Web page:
Spotted Lanternfly (SLF), Lycorma delicatula, is an invasive planthopper native to China, India, Vietnam. It was first discovered in Berks County, Pennsylvania and has rapidly spread since. This insect has the potential to adversely impact agricultural crops such as grapes, hops, and hardwoods. Spotted lanternfly can reproduce on many trees and shrubs; however, it has a preference for Tree of Heaven (another aggressive invasive species from China), facilitating its spread throughout the US. It is also reducing the quality of life for people living in heavily infested areas.
SLF threatens many crops and landscape plants including: Almonds, Apples, Apricots, Cherries, Grapes, Hops, Maple Trees, Nectarines, Oak Trees, Peaches, Pine Trees, Plums, Poplar Trees, Sycamore Trees, Walnut Trees, Willow Trees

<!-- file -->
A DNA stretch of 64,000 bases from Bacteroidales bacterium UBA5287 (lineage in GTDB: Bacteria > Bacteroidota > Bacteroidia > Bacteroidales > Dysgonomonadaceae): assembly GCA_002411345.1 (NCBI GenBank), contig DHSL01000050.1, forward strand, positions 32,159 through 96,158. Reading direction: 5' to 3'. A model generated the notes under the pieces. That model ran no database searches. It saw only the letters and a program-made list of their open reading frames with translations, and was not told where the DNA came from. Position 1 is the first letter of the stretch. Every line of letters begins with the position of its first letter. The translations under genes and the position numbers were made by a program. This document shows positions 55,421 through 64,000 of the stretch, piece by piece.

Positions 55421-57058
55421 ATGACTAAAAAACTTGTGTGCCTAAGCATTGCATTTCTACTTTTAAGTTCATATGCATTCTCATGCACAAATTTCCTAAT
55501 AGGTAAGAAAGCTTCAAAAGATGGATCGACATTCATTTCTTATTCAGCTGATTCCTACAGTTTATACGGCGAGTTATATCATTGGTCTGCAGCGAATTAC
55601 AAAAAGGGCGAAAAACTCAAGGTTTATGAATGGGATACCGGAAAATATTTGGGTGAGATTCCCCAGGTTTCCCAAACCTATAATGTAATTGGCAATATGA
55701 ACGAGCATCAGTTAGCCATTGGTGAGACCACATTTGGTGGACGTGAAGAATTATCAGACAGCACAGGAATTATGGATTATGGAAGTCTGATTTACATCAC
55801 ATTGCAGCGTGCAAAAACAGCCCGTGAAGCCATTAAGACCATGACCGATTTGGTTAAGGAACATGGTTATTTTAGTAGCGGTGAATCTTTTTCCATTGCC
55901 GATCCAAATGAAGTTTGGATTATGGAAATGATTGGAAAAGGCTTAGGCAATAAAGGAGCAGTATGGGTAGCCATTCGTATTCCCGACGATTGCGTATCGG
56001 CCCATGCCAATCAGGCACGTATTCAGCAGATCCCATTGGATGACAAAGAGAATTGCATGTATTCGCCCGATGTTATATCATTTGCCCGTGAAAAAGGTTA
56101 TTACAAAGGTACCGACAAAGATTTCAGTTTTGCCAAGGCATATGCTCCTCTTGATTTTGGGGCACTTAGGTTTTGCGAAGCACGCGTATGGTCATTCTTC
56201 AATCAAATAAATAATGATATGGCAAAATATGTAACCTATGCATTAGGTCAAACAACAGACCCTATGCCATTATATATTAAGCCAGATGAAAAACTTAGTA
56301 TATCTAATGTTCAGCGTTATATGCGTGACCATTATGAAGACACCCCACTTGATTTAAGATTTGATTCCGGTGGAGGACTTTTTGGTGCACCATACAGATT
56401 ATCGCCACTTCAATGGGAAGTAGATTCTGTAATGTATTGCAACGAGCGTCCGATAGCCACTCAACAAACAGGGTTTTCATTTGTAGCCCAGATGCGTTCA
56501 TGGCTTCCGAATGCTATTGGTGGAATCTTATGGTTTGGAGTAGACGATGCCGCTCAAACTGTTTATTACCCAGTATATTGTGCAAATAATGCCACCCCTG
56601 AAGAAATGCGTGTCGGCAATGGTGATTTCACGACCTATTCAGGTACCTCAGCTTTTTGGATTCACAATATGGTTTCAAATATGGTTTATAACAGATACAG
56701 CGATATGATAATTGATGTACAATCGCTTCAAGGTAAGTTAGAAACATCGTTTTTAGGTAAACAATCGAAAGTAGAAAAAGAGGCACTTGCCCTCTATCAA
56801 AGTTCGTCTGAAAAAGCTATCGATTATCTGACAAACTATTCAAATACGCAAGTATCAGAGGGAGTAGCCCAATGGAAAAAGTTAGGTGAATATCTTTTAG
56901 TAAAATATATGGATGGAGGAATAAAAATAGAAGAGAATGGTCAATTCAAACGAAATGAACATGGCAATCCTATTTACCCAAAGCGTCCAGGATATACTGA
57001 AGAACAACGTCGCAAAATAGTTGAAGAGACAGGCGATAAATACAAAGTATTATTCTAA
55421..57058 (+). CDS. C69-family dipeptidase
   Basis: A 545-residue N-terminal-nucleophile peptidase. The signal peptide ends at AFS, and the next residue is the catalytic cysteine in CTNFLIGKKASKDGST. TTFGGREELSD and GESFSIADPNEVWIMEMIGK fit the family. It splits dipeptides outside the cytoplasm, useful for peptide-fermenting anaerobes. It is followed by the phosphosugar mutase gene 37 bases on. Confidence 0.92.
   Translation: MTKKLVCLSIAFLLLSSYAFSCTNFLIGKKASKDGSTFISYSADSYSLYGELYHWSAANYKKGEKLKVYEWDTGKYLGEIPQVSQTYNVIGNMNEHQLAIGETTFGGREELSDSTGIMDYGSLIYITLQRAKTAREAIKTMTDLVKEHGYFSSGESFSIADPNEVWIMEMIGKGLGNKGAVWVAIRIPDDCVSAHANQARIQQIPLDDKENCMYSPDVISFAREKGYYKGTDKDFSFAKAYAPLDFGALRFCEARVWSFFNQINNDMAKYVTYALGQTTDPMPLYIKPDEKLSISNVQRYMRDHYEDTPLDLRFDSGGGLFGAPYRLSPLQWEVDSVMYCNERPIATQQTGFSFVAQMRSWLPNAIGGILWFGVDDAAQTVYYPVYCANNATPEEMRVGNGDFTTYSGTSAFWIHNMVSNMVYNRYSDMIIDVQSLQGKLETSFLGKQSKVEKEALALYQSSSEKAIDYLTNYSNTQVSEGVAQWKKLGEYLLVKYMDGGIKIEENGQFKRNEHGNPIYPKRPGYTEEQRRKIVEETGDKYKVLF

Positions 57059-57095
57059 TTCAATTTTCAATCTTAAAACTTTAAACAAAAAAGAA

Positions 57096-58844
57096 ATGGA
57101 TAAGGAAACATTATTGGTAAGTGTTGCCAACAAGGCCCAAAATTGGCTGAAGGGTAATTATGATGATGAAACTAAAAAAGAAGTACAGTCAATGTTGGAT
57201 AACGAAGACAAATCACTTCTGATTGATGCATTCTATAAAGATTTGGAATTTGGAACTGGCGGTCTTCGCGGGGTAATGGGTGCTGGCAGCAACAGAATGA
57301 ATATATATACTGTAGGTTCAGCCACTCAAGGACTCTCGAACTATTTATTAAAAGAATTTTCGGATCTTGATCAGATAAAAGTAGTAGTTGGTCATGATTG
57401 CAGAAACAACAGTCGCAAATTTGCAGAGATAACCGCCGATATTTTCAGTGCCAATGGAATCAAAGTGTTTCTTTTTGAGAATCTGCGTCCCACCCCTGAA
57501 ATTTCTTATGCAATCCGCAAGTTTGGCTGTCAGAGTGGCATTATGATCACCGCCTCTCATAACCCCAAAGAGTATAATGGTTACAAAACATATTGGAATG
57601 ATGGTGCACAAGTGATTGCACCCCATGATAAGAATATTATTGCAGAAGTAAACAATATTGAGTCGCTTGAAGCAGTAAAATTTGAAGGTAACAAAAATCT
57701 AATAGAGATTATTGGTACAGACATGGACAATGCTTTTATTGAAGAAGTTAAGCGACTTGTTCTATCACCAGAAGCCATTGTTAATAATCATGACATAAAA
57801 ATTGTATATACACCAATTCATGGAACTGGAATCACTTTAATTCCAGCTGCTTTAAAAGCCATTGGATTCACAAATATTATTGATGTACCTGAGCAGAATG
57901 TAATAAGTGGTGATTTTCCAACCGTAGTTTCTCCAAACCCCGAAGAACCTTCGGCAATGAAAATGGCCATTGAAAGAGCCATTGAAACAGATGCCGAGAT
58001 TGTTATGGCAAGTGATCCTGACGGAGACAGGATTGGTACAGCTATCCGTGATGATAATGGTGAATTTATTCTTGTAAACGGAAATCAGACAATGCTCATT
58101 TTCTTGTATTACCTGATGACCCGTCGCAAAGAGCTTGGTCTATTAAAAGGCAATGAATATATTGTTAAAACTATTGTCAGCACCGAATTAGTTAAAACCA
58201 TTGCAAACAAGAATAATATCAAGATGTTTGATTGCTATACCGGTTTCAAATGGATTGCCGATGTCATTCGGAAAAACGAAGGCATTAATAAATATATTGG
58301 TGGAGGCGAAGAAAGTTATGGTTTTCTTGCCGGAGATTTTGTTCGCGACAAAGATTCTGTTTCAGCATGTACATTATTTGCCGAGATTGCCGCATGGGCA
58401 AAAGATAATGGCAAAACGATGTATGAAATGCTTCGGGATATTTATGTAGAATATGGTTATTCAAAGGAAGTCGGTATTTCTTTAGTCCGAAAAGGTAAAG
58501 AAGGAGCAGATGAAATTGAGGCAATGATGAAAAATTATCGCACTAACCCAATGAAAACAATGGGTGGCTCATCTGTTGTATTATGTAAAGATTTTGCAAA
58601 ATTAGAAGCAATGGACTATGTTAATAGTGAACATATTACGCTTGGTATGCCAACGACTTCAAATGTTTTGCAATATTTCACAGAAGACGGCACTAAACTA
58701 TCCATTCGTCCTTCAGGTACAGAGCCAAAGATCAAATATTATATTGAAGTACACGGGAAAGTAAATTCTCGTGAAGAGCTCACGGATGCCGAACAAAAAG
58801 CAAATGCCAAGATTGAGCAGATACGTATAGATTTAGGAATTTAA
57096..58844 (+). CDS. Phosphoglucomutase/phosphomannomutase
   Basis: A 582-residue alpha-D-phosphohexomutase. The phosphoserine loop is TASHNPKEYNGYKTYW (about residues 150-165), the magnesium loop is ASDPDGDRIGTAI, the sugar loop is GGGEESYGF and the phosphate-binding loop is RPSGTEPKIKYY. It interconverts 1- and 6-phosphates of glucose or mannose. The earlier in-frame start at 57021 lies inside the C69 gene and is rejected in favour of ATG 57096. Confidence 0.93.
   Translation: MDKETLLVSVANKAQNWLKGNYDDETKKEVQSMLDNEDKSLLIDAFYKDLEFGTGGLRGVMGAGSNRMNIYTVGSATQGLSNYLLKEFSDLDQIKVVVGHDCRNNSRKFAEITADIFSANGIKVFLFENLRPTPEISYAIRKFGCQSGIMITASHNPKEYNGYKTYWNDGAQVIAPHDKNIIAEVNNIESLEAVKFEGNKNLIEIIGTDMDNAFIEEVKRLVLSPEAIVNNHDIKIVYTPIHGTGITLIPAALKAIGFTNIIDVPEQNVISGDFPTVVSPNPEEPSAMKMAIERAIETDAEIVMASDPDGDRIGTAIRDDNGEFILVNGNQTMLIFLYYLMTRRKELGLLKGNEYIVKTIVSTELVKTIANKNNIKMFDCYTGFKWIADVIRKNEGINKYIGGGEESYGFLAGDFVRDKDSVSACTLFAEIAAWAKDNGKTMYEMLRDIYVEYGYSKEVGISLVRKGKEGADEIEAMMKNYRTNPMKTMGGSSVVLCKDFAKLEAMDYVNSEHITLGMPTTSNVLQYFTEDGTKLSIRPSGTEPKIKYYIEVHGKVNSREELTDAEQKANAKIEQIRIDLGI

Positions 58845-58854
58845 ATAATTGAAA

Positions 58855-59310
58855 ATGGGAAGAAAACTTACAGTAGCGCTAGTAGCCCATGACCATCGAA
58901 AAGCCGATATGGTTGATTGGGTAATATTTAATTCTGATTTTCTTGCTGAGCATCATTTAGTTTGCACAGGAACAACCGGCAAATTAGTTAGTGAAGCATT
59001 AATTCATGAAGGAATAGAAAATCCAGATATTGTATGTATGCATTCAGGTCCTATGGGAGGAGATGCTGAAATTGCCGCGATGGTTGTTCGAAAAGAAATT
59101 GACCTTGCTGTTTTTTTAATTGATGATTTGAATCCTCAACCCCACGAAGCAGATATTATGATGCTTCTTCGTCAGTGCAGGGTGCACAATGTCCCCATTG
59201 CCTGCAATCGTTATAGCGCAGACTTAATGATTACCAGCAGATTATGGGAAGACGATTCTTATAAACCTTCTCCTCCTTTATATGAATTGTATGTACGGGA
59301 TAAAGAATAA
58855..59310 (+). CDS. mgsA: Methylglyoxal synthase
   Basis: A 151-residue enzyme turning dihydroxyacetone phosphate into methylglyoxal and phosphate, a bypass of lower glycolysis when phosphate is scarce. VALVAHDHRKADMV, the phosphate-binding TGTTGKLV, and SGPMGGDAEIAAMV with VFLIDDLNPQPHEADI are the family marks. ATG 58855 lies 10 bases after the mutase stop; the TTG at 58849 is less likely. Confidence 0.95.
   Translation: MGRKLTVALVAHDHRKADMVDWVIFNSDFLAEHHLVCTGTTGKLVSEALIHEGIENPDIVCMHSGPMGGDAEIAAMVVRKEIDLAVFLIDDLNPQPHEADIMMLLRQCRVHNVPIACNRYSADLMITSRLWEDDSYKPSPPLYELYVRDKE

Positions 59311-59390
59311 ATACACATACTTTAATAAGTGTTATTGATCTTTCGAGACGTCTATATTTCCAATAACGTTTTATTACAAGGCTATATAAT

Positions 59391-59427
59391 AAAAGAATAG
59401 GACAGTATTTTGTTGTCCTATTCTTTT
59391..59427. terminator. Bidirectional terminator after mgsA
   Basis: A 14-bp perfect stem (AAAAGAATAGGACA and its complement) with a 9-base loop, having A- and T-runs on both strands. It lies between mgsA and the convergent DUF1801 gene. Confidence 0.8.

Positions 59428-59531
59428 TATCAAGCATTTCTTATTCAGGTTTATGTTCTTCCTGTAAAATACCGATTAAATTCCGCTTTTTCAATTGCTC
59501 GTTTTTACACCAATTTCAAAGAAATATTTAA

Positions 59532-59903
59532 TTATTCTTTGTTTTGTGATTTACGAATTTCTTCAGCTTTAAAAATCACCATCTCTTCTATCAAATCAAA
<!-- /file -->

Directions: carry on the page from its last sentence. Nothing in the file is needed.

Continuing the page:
PoPS is being used by the United States Department of Agriculture (APHIS) Plant Protection and Quarantine (PPQ) to understand where the pest is likely to spread and prioritize surveillance and treatment strategies. Penn State University and Extension, United States Department of Agriculture (USDA), and Pennsylvania Department of Agriculture (PDA) have joined forces to control and contain the spread of SLF. Penn State University is leading the research efforts currently underway to answer the many questions we have about the insect’s biology, pesticide studies, and the insect’s ability to adapt to the environment in Pennsylvania. USDA and PDA are actively treating locations where SLF has been reported. USDA is treating the outer edges where the populations are small and will begin to move inward towards the quarantine center. PDA is treating areas where the population numbers are high and is targeting high-risk pathways that may contribute to moving the insect to other locations. As funding is available, both USDA and PDA will work on properties for treatment. PDA is also surveying all counties in the state outside the quarantine, looking for SLF.